Home Australia Taylor Swift column by The Saturday Paper’s Santilla Chingaipe sparks uproar: Columnist blasts pop star as ‘the sound of whiteness’ and slams her failure to sing about the ‘climate emergency and racial injustice’

Taylor Swift column by The Saturday Paper’s Santilla Chingaipe sparks uproar: Columnist blasts pop star as ‘the sound of whiteness’ and slams her failure to sing about the ‘climate emergency and racial injustice’

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A columnist is facing growing backlash over an op-ed she wrote describing Taylor Swift as

A columnist has caused a stir for an op-ed she wrote describing Taylor Swift as “the sound of whiteness” who gives her fans a free pass to “not feel guilty or ashamed about white privilege.”

In the extraordinary article written for the Saturday Paper at the weekend, Zambian-born Australian journalist Santilla Chingaipe criticized the Taylor Swift mania in the country after the pop star embarked on a seven-date tour of Sydney and Melbourne .

Chingaipe said the country’s fervor for Swift – including children exchanging friendship bracelets – was not surprising, given that her music seemingly “confirms the whiteness” of a country that “fails to confront its own anxieties about race, class and gender”.

He also criticized Swift for not singing about political issues such as the “climate emergency,” “racial injustice,” and “raging conflicts,” in what was presumably a reference to the war between Israel and Hamas.

With almost 600,000 Australians having seen, or planning to see, Swift live in concert on this tour, Ms Chingaipe’s comment sparked anger on social media, with one commenter scolding her saying “it’s okay to enjoy things” .

“This is strangely bitter, not critical,” said another, while a third added: “You have no idea how composition works, why people do it, how they do it and how terrible it can be to force political/social issues by force”. writing if it is not in the muse.’

A columnist is facing growing backlash over an op-ed she wrote in which she described Taylor Swift as “the sound of whiteness.” Above, Swift performs at the Melbourne Cricket Ground.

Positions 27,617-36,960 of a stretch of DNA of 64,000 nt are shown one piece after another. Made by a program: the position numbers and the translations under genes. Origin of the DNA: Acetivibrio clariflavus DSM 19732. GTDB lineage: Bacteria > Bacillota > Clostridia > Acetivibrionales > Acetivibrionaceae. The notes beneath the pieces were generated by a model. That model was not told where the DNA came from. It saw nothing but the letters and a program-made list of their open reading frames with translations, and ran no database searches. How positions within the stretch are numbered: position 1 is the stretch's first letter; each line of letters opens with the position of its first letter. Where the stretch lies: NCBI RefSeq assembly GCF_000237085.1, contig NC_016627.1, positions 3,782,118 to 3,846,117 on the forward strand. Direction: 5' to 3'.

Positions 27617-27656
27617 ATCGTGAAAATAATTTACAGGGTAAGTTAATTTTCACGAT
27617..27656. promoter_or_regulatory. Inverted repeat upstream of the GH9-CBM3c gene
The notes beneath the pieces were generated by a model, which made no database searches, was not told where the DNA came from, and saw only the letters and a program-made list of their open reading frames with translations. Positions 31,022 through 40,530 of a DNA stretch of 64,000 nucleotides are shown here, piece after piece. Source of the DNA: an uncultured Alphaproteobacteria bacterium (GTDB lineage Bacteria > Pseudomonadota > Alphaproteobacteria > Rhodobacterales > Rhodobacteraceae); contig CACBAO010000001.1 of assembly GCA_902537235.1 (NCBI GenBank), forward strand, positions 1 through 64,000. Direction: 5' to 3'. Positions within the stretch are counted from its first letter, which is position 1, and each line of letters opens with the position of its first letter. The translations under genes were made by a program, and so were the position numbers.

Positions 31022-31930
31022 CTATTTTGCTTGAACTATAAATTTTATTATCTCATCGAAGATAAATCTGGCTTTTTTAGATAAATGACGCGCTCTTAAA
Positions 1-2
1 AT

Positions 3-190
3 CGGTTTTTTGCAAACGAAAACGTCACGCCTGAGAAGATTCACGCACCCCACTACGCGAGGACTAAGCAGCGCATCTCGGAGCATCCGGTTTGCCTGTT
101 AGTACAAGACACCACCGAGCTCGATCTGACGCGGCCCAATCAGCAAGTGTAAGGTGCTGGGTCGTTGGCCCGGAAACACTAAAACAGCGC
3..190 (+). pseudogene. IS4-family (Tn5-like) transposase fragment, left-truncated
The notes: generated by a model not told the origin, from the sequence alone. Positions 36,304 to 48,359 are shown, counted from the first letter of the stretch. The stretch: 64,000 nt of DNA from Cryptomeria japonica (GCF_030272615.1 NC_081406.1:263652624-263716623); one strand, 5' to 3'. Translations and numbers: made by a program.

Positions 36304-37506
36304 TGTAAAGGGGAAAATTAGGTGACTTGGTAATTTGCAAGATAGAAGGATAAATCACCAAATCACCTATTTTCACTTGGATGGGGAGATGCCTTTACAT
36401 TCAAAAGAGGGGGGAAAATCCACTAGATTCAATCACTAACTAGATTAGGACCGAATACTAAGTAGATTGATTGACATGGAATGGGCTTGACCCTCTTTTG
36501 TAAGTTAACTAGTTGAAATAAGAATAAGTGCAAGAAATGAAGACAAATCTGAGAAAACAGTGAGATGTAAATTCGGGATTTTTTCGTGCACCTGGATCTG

In the extraordinary column, Zambian-born Australian journalist Santilla Chingaipe criticized the Taylormania that has gripped the nation.

In the extraordinary column, Zambian-born Australian journalist Santilla Chingaipe criticized the Taylormania that has gripped the nation.

In the extraordinary column, Zambian-born Australian journalist Santilla Chingaipe criticized the Taylormania that has gripped the nation.

In the controversial article, Chingaipe wrote: “In Swift’s world, you don’t have to feel guilty or ashamed about white privilege — you accept it.”

‘In fact, Swift allows you to buy this world and many are willing to go into debt to experience it. She is the sound of whiteness.

‘He makes music that confirms whiteness for an audience large enough to feel reassured by their whiteness.

‘This may not be their intention, but it is certainly part of their appeal, especially in Australia.

“During his first show in Melbourne, he told the audience that ‘songwriting was something that really got me through my life.’

‘This may be true, but why then, after more than three decades on this planet, doesn’t she write about things the rest of us 30-year-old women are dealing with: the climate emergency, repeated failure of our political leaders, the racial injustice, the furious conflicts?

Swift has a history of encouraging Americans to vote during elections and endorsed Democratic candidate Joe Biden ahead of the 2020 presidential election.